The Bayer Group has released a financial update for 2014. The company had strengthened its life science businesses HealthCare and CropScience through acquisitions and decided to demerge the MaterialScience business. Dr. Marijn Dekkers, management board chairman, also listed four strategic priorities for Bayer’s successful further development.
First, the company plans to focus on further driving forward the organic growth of HealthCare and CropScience. “We are further increasing our spending for R&D in the life science businesses. This is the condition for future organic growth with new products,” Dekkers said. Overall, Bayer plans to invest more than $4.3 billion in R&D this year.
The second priority listed was the further integration of the consumer care business of Merck & Co., U.S., and Dihon Pharmaceutical, China. With these acquisitions, Bayer has considerably strengthened its non-prescription medicines business and now is the world’s second leading supplier, according to Dekkers.
“Our own very successful brands such as aspirin and Bepanthen have been joined by further well-known names,” Dekkers commented. He said products such as Claritin and Coppertone already are established brands, especially in North America. Bayer now plans to link them as closely as possible to its umbrella brand so as to enhance their sales prospects.
The third area of focus is the demerger of MaterialScience. The planned stock market flotation is targeted for mid-2016 at the latest. The next important step here will be the economic and legal separation of that company. Bayer likely will decide in the second half of the year which of the possible options is to be used for the stock market flotation.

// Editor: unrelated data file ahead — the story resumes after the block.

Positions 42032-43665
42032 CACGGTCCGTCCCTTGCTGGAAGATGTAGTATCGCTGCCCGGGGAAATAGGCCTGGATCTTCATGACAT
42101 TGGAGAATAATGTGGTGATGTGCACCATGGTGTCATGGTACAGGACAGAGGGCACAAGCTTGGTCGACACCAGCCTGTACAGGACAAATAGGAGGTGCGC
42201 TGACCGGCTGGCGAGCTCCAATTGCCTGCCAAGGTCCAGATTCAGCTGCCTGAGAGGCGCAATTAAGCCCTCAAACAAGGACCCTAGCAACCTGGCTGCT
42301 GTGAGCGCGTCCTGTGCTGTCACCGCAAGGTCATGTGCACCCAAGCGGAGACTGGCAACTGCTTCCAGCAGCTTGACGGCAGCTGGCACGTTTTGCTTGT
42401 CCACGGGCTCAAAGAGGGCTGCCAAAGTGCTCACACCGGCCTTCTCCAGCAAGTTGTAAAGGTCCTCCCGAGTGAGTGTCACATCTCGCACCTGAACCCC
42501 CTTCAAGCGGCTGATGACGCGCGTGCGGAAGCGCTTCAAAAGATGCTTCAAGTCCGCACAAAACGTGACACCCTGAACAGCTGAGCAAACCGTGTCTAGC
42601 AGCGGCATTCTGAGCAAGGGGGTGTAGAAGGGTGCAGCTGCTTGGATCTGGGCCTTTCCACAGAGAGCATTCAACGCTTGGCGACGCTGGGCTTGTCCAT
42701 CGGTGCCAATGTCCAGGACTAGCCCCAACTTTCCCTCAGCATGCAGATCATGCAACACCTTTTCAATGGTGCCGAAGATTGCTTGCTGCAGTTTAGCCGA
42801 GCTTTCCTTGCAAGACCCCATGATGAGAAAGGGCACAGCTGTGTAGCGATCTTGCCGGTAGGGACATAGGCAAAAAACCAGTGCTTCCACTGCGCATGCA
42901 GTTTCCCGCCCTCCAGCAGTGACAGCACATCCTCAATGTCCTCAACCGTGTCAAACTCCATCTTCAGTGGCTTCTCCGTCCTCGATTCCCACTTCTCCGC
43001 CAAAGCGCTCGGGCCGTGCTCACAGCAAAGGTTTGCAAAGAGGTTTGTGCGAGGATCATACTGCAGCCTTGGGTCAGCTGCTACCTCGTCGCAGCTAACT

“We are convinced that MaterialScience has outstanding prospects for long-term success as a separate company,” said Dekkers. MaterialScience has a strong global presence and its individual product lines hold either first or second place. In the future, the company will be able to exercise its strength more effectively, faster and more flexibly in the global competitive arena.
Parallel to this process, Bayer’s fourth strategic priority, according to Bayer CEO Dekkers, is to drive forward the complete alignment toward the life science businesses. The group’s corporate structure currently is being examined and restructuring proposals are being developed.
“I must emphasize in this connection that it is not about cutting jobs. We continue to anticipate that the number of employees at Bayer will remain stable in the coming years, both worldwide and in Germany,” Dekkers said.
As a pure life science company, Bayer will be able to optimally deploy its strengths: its competencies in R&D and in marketing, its pipeline, its brands, a diversified portfolio and a presence in the emerging markets.
“At the same time, we will benefit from major similarities in our business model,” Dekkers said, referring to biochemical processes in organisms. As different as people, animals and plants seem to be, molecular mechanisms follow common rules in all life forms. Understanding of these mechanisms has expanded tremendously, as have the possibilities for inventing and producing new molecules, Dekkers said.